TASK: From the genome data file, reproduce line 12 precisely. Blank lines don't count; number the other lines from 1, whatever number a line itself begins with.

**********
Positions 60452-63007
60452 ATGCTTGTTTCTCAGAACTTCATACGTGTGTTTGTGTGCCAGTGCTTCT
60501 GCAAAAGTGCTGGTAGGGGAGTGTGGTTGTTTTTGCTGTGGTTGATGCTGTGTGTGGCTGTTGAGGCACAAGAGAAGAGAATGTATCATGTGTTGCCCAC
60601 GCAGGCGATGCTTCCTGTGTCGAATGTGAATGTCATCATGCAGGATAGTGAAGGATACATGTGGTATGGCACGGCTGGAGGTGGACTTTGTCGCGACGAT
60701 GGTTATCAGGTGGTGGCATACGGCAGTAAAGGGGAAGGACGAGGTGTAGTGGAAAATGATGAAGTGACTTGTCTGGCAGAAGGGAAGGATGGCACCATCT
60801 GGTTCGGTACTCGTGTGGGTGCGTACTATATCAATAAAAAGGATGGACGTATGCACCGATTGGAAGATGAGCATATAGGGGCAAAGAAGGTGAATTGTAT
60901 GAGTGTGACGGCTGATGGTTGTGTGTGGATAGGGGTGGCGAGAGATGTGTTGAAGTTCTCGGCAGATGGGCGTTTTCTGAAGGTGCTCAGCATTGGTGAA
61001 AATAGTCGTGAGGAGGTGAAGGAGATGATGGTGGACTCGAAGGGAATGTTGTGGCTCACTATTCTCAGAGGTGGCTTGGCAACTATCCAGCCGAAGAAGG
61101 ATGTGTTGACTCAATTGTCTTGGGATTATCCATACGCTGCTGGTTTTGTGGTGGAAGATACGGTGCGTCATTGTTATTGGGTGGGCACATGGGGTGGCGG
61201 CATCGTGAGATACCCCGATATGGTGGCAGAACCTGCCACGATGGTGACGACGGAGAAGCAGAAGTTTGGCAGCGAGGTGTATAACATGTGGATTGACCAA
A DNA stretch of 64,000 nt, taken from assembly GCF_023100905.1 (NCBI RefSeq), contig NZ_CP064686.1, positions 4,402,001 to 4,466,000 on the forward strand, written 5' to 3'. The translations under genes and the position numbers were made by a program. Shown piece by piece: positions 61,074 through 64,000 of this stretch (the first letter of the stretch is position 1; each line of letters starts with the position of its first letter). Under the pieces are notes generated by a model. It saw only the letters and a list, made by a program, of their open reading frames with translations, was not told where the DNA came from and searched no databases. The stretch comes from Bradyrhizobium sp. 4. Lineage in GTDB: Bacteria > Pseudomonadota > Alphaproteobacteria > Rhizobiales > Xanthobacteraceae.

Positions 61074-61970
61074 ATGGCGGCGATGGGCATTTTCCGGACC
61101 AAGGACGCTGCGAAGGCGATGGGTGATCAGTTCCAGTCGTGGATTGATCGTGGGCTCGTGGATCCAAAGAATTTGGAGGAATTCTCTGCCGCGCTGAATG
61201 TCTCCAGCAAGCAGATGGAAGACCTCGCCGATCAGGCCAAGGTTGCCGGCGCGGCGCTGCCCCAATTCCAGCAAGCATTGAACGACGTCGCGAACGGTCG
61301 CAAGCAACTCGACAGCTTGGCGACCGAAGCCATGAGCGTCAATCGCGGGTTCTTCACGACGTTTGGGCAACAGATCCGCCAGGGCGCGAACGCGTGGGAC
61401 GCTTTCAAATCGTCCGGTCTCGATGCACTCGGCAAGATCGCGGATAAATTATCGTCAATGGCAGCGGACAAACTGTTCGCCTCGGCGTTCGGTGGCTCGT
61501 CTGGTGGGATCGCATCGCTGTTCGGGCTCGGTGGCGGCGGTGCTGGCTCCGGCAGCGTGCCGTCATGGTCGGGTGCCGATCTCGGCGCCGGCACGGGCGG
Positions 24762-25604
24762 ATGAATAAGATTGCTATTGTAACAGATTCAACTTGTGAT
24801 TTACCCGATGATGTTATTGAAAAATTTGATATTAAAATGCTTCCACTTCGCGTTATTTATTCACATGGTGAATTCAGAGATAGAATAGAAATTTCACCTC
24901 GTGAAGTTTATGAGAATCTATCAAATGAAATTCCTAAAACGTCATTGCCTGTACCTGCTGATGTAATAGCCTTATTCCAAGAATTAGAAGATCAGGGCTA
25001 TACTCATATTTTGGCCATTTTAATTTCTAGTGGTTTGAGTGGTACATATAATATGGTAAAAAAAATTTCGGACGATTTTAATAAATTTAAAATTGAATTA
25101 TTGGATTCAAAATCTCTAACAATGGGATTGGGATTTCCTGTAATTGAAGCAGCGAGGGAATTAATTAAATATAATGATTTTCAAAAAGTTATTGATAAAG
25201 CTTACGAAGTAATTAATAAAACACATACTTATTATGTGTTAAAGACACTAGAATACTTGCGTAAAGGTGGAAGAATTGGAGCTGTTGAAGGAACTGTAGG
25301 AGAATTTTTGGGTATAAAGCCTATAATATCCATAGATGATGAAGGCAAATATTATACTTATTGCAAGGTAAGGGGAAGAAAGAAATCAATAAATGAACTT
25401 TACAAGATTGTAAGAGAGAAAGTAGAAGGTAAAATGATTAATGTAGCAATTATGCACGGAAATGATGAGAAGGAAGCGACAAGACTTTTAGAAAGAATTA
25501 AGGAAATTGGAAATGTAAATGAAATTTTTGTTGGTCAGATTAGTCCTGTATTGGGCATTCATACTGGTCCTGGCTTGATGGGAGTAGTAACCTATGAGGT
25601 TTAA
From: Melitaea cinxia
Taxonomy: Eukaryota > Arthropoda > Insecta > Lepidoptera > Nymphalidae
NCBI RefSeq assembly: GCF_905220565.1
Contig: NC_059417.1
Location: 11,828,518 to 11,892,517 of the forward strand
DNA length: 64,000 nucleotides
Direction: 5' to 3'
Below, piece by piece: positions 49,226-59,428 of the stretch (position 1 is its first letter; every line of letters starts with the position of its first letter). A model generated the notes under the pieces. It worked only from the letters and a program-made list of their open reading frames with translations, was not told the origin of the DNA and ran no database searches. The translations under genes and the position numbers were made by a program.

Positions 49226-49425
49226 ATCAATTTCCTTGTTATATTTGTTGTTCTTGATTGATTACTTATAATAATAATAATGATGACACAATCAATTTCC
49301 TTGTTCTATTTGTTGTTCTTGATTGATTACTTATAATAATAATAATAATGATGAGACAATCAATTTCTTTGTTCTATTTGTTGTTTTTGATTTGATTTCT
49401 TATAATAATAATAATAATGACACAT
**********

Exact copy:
Positions 61074-61970